Concerns have been raised over courses at TasTAFE amid a shortage of markers for Certificate II nursing students in the south.
TasTAFE chief executive Jenny Dodd acknowledged the vocational education provider had recruitment challenges but denied the marker strains for the nursing students would affect other students in the North or North-West.
Ms Dodd said the marking incident was isolated to the Diploma of Nursing and did not affect other courses.
However, three new teachers have joined the team in the south and additional resources were being sourced from interstate to support the marking effort, Ms Dodd said.
In March, electrotechnology students in the south were told that due to a sudden teacher departure their courses would have to be delayed until May.
However, Ms Dodd confirmed this week that the electrotechnology apprentices would begin their training next week, with induction sessions to be held in Launceston and Hobart on August 15.
The issue also gained attention during Parliament this week, with Labor's vocational education spokeswoman Michelle O'Byrne raising the issue with Education Minister Jeremy Rockliff.
Ms O'Byrne said the government was failing to invest in TasTAFE and as a result the training organisation was failing young Tasmanians during a time of skill shortages.
However, Mr Rockliff said the government had increased the budget for TasTAFE to increase student capacity and nursing.
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"In this year's budget we made an extra $2.9m for TasTAFE - it will increase student capacity and teacher numbers in nursing, building and construction and allied trades," he said.
Ms O'Byrne, who put forward a motion during Parliament that would offer free courses at TasTAFE, which was voted down, said the government had failed TasTAFE's students.
"Last month, students in Information Technology Cert IV in Launceston were told their course was being postponed until next year. This year 100 Tasmanians applied to study Construction Cert II but only 12 were accepted due to a lack of teachers," she said.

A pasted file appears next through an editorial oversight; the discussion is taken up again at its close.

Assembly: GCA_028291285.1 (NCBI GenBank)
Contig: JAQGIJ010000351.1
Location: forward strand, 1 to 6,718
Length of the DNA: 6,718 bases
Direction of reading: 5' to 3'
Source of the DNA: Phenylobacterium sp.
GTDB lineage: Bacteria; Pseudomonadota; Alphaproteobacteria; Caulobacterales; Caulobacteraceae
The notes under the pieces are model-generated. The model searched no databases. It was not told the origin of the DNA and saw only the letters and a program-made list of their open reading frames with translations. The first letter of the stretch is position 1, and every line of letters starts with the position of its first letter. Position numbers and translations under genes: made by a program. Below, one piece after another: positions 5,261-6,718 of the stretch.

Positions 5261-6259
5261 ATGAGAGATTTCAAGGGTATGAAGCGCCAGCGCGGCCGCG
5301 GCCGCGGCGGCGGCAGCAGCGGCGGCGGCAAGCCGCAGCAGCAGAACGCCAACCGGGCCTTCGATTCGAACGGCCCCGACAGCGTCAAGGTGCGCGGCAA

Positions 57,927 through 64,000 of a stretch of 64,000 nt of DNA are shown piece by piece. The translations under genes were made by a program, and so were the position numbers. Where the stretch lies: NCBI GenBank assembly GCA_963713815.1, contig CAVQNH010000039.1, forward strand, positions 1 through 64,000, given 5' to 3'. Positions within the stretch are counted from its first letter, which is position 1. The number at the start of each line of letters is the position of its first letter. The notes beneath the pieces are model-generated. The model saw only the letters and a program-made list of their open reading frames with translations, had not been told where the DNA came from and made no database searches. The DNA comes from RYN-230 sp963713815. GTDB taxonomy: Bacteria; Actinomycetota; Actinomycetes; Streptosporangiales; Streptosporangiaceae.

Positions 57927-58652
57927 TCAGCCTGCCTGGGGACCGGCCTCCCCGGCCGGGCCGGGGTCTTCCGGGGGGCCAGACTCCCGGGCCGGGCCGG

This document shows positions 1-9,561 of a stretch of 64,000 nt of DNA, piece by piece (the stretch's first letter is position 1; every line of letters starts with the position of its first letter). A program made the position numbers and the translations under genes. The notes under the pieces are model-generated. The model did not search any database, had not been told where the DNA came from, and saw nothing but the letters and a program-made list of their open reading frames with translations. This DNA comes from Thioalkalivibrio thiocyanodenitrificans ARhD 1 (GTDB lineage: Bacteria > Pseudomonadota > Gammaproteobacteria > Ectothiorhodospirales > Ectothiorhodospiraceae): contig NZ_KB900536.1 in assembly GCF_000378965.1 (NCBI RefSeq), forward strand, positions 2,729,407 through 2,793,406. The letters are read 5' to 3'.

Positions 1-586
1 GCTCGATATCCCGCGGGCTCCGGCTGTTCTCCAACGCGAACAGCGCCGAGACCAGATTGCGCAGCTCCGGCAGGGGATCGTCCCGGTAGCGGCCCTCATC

"Students who were excluded from the construction course were advised to look at other courses, including plumbing and electrotechnology - but neither of these courses are being offered this year."
Ms Dodd said there had been no delays or cancellations for IT courses in Launceston.
The state government is rolling out a plan to introduce 250 new teachers across Tasmanian public schools but none of them are destined for TasTAFE.
Mr Rockliff said that strategy was focused on the Kinder to grade 12 sector, however, the government did plan to introduce more teachers into TasTAFE due to its increased budget for the education provider.
"We have committed additional funding for teacher recruitment and more student places, and TasTAFE are putting in place effective strategies to support teaching in priority industry areas.
"Along with the $2.9m investment made in this year's budget we are recruiting more teachers in Allied Trades (painting, tiling, bricklaying, plastering, floor technology) as well as plumbing and electrotechnology," he said.
Ms Dodd said recruitment challenges were not unique to Tasmania and TasTAFE.
"Teacher recruitment has been a challenge while the industry is buoyant, particularly in traditional trades. We are working hard to actively recruit more teachers," she said.